A Guide to Sizing Images for Online Sharing

Save for Web prompt in Photoshop

When posting photos online, you do not need nearly as many pixels as you do for printing. This also goes for images that will only be viewed on-screen such as in a slideshow or presentation.

Having too many pixels makes it difficult to view photos on a monitor and it makes the file size much larger--something you need to avoid when posting photos on the Web or sending them by email. Remember, not everyone has a high-speed Internet connection or a large monitor, so sizing photos down before sharing them is the courteous thing to do. The recipient can always ask for a larger file if they wish to print it--this is always better then sending large files without asking first.

How to Make Pictures Smaller for Online Use

When putting your photos on the Web or sending them by email, the smaller you can get them, the better. There are three things you can do to make your pictures smaller for sharing online:

  1. Crop
  2. Change pixel dimensions
  3. Use compression.

In most cases, you will want to do all three of these things.

Since PPI and DPI are only relevant to print size and quality, when dealing with digital photos for the Web, you need only look at pixel dimensions. Most 24-inch desktop monitors today have a resolution of 1920 by 1080 pixels, so your images need not be larger than this for on-screen viewing. Laptops and older computers will have an even lower screen resolution, so keep that in mind as well. The smaller the pixel dimensions of an image, the smaller the file size will be.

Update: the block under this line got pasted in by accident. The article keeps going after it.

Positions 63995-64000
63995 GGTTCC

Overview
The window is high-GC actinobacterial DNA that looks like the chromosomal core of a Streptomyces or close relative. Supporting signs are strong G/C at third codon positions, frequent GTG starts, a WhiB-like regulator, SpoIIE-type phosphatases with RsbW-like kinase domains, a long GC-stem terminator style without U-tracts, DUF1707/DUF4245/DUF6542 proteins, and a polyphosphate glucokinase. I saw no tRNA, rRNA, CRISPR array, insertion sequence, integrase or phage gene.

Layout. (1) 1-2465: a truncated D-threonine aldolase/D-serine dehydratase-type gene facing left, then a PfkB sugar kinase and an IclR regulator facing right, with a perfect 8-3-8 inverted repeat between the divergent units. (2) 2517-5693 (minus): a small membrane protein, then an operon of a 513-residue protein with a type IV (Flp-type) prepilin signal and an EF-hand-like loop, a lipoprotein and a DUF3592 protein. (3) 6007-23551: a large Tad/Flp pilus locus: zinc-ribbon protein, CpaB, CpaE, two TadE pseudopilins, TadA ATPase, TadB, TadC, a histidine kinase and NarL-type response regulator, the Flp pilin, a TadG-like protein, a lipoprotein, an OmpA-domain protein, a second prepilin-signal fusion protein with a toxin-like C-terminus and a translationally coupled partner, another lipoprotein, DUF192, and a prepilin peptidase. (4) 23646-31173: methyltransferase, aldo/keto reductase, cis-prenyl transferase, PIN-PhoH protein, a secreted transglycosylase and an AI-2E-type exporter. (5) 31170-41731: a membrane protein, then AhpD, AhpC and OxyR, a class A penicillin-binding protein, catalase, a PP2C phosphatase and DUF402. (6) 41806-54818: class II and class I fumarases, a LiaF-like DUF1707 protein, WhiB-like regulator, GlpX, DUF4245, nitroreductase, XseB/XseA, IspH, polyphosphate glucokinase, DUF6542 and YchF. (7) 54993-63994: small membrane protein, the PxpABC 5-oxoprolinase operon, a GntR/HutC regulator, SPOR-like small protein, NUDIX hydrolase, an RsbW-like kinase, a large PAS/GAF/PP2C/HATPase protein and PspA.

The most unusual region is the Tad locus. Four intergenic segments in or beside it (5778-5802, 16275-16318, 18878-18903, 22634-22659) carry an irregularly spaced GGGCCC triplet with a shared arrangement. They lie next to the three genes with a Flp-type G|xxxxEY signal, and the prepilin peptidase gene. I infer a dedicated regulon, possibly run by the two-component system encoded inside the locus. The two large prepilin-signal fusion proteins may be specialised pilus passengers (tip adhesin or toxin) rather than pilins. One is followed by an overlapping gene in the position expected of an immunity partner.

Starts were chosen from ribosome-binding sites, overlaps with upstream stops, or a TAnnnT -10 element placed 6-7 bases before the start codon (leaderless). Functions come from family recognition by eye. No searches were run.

• When sharing photos online, 1200 by 800 pixels is a good average size to go with.
  • If you wish to reduce file size even further, reduce your images down to 800 by 600 or even 640 by 480.
  • If you're sure your recipients or website visitors won't mind waiting a little longer, you may want to go as large as 2000 pixels wide, but anything larger than that is going to be too large to see in the majority of computer monitors without scrolling.

File compression is another way to make your photos smaller for online use. Most cameras and scanners save in the JPEG format and this format utilizes file compression to keep the file size down. Always use the JPEG format for photographic images you will be sharing online. It is a standard file format that any computer can read. JPEG compression can be applied at various levels, with image quality and file size having an inverse relationship. The higher the compression, the smaller the file, and the less quality it will have.